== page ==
B.C.'s auditor general sued in 2013 to lift the secrecy around the province's decision to cover legal costs for the two men, estimated at $6 million. He lost.

The case turned on the rights attached to solicitor-client privilege.

Former B.C. Auditor General John Doyle went to B.C. Supreme Court in a bid to lift the secrecy around the province's decision to cover legal costs for Dave Basi and Bob Virk. (CBC)

"Solicitor-client privilege is not a lawyer's 'trick' to avoid proper scrutiny," wrote B.C. Supreme Court Justice Robert Bauman.

"It would be wrong to conclude that the result in this case represents the triumph of secrecy over transparency and accountability. It rather represents the reaffirmation of a principle which is a cornerstone value in our democracy."

No matter who foots the lawyer's bill.

Holman is currently on sabbatical and writing a history of government secrecy in Canada.

He's got his work cut out for him.

"I think one of the principal reasons why the news media in this country has struggled so much, especially in comparison with the American media is because of our lack of information," he says.

"We only have the information for the most part that our public officials want us to have. That's not a very sound basis for a democracy and it's certainly not a sound basis for a vibrant news media ecosystem."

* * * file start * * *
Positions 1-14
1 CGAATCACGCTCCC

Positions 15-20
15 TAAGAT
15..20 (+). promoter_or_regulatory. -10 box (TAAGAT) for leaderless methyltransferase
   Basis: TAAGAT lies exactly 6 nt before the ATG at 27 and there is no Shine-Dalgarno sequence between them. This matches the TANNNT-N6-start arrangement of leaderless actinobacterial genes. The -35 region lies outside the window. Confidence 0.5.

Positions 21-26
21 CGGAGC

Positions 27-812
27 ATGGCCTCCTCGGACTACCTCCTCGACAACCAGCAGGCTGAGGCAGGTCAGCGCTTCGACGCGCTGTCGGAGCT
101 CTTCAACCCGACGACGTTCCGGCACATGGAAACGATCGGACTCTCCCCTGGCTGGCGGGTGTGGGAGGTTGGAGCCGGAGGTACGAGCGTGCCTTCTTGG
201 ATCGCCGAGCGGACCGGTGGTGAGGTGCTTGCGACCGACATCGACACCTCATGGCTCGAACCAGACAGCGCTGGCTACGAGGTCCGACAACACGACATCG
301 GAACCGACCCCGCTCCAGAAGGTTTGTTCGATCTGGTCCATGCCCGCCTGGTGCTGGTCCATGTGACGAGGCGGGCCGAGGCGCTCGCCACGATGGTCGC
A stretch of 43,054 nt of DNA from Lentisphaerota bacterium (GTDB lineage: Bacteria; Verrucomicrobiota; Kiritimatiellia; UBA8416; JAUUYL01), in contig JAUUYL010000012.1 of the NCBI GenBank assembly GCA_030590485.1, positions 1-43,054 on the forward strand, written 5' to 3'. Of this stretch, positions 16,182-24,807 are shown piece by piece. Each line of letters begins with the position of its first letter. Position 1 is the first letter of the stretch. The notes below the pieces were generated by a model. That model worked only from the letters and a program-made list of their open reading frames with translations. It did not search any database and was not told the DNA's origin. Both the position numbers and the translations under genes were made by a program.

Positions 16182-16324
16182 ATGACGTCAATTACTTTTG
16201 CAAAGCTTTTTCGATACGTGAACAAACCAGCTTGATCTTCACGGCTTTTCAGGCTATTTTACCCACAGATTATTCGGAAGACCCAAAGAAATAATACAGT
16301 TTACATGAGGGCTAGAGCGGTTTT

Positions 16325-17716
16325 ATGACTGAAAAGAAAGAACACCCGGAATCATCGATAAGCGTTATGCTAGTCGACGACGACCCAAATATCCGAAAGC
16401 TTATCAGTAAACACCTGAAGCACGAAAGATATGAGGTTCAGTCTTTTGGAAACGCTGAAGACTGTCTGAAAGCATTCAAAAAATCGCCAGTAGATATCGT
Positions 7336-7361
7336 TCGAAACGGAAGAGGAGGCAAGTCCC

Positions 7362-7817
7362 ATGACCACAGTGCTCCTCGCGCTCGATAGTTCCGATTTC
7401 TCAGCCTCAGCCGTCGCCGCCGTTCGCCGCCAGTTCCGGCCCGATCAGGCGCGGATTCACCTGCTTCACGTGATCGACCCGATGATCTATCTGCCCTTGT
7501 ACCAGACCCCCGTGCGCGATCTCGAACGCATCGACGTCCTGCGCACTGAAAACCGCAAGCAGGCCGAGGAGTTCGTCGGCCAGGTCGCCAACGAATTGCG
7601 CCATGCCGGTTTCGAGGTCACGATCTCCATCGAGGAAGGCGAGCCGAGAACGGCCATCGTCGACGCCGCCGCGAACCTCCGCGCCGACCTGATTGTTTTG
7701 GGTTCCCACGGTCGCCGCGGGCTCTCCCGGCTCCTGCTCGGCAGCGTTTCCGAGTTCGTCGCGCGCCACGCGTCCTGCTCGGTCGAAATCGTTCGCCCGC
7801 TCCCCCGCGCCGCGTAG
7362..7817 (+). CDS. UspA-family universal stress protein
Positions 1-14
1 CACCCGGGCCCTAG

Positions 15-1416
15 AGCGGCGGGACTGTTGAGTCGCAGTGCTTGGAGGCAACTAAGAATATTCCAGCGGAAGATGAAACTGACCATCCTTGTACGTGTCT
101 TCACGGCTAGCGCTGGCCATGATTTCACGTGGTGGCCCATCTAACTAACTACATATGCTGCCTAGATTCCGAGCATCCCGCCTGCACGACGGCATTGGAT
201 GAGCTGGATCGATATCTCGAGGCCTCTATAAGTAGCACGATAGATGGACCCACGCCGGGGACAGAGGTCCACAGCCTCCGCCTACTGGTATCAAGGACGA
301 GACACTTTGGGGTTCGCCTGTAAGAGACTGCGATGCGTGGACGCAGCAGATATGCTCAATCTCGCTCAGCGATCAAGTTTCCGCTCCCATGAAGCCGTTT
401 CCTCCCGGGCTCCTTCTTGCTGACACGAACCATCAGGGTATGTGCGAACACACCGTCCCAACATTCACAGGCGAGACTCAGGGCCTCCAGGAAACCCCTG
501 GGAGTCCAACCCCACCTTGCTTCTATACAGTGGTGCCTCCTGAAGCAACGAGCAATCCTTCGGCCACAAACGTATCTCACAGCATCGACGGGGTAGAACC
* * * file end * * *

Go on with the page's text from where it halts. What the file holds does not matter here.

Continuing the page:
Proof — not just reassurance

We're used to hearing politicians talk. But mainly about the subjects of their choosing.

If you cover the courts, by contrast, you're used to the slow-motion extraction of information. Beyond publication bans, even something as seemingly innocuous as a so-called agreed-statement of facts can often only be obtained through court order.

Robert Riley Saunders is being sued as part of a proposed class action lawsuit which claims the social worker stole money from vulnerable First Nations teens. (Facebook)

Basically, it's open if you're lucky enough to be there in person, otherwise fill in a form and we'll decide what you have the right to know.

So when the worlds of government and law collide, the results can be jarring.

Take a lawsuit filed earlier this month against the Ministry of Children and Family Development alleging fraud by a social worker accused of forcing dozens of vulnerable First Nations onto the street by stealing their funds.

A court order prevented the release of virtually all information about the case, even to lawyers. A publication ban has since been lifted, so the government has put out its version of events.

But the file itself is still sealed, meaning the public has no way to independently gauge a situation that has the makings of a major scandal. Remember — dozens of children.

Or how about another case involving a bid by the Public Guardian and Trustee to take over the affairs of a young man who won a multi-million dollar settlement for abuse in the foster care system?

As the former representative for children and youth pointed out last week to CBC, court orders and publication bans are there to protect individuals. But we have to make sure they don't inadvertently shield authority from scrutiny.

No one wants to see an innocent person tried in the media. Just as no one wants to further victimize children who have already been let down by the system.

The right to be presumed innocent is sacrosanct. As is the need for the proper administration of justice.

One of the prosecutors in charge of the legislature investigation urged patience yesterday. The matter is being taken seriously.

But as Holman says, when it comes to the upholding of their rights, some people like proof — not just reassurance.